However it's clear that for us to do Protocol work here, guiding a creative collision of world-views, will require a lot of preparation, both in our language and in our ability to train and support other people. The language barrier makes proactive leadership absolutely necessary. I can continue to improve my Portuguese, but the only effective way forward is to make sure that more appropriate people know what they're doing and supporting them, there's no other choice. Which, if you think about it, is really the only way our work in the Base of the Pyramid can come alive, working with others, training new people, supporting them, and then to some degree, letting go. It's hard to imagine us doing here exactly what we did in Kenya: Erik, and I directly facilitating exercises and discussions. Here we would have to plan for miscommunication, slow down for better understanding. Though in truth we did not always understand what was going on in Kenya either, our Kiswahili was worse than my Portuguese, and patience was always key.

It's funny to think about what has become one the defining aspects of my life, the constant search for uncomfortable situations and new things to be ignorant about. There's something a little crazy about that, something a little strange about someone who has to go so far from what he knows to find meaningful work, to feel content yet not comfortable. I suppose it's all a search for meaning and growth and as Erik loves to say, "If what you're doing feels comfortable, then you're probably not doing something new!" Optimal ignorance is another phrase we love to throw around: optimal is when you know enough to be respectful, but not enough to know what is impossible. You're able to do things in someone else's backyard that you could never do in your own. You just don't know enough not to try. A clueless gringo has his uses after all, but at the very least he does need to learn to keep his head above the water.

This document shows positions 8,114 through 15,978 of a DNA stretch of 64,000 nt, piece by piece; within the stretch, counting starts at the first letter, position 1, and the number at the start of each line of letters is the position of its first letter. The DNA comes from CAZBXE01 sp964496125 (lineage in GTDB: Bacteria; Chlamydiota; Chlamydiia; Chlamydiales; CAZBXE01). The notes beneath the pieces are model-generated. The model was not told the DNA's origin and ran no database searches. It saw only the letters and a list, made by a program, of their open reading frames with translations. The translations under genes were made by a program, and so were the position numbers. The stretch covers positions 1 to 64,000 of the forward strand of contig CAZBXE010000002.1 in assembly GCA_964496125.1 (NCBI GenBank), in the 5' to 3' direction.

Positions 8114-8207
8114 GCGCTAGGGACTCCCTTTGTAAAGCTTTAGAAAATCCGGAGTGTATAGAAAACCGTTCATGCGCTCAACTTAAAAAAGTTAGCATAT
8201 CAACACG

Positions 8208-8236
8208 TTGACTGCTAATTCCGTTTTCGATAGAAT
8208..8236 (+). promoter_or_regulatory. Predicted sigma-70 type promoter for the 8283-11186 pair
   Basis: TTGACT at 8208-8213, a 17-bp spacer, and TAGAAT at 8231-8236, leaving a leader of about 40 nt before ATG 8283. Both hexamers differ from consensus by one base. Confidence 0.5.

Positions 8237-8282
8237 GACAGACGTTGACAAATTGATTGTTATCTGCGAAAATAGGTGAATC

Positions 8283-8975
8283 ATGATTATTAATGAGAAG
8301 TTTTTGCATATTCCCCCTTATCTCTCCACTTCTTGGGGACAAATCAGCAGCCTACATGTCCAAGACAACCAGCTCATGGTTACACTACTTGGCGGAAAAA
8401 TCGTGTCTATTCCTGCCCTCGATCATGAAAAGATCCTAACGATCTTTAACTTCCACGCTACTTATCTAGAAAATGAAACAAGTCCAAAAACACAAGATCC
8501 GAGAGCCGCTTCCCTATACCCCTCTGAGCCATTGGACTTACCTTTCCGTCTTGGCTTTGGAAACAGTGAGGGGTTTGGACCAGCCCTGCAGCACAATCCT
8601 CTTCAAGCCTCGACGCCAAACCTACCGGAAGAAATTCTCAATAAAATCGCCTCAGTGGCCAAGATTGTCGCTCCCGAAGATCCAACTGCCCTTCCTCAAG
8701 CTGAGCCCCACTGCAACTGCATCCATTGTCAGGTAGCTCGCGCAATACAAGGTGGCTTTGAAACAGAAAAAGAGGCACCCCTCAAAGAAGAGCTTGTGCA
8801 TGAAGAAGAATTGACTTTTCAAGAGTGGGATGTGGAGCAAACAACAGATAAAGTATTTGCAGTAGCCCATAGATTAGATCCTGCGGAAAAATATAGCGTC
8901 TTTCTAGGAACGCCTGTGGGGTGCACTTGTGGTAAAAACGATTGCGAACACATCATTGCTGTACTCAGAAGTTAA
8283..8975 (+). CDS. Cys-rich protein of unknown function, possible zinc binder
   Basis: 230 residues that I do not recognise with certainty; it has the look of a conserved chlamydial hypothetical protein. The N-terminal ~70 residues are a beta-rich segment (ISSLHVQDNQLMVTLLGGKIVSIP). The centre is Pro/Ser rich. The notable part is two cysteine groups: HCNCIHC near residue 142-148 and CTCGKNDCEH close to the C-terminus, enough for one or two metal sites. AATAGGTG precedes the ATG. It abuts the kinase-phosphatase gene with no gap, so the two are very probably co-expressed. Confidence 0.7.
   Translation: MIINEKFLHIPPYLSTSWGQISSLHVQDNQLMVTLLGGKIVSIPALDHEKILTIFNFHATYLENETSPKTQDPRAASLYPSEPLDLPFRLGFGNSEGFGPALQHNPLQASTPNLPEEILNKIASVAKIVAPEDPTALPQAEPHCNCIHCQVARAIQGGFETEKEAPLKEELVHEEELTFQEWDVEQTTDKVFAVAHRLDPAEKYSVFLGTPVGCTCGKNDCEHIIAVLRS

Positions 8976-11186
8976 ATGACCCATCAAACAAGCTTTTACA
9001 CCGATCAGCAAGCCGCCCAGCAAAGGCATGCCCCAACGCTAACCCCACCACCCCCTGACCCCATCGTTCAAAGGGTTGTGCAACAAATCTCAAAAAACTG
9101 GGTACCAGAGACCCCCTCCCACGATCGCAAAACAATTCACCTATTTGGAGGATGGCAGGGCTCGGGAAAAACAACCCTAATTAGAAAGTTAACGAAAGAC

Time to go swimming again.


Notes for the unfamiliar:

  • Theresa -> Theresa Williamson, founder and executive director of Catalytic Communities
  • CatComm -> Catalytic Communities, an amazing organization in Rio that provides spaces for community leaders to meet and exchange ideas, both physical spaces (the Casa) and virtual spaces (http://www.CatComm.org), inpsiring and empowering a global network of community leaders and solutions.
  • Favela -> a Brazilian slum or shanty town, the word's origins are from a particular slum in Rio, the first, historically known as Morro da Favela, but today known as Morro do Providência, where photographer Maurício Hora was born and raised. To view Maurício's work visit http://www.favelarte.com/ An exposition of Maurício's work is currently on display at CatComm's Casa in Rio.
  • Erik -> Erik Simanis, Co-Director of the Base of the Pyramid Protocol and team leader of the Protocol pilot team in Kenya
  • Protocol -> Base of the Pyramid Protocol, a process by which multinational companies can engage poor communities to form new partnerships and to co-create new business opportunities for the communities and the company. For more on the protocol and pilot see http://www.bop-protocol.org and http://www.BRINQ.com/kenya/
  • Me -> Patrick Donohue, a recovering computer scientist and MBA, refugee from the rapid to riches dot-com culture, and member of the BoP Protocol pilot test in Kenya; in Brazil to write a case study of Catalytic Communities and to practice swimming in Portuguese.


[...] Learning to Swim - Back in Brazil

[...] Learning to Swim - Back in Brazil [...]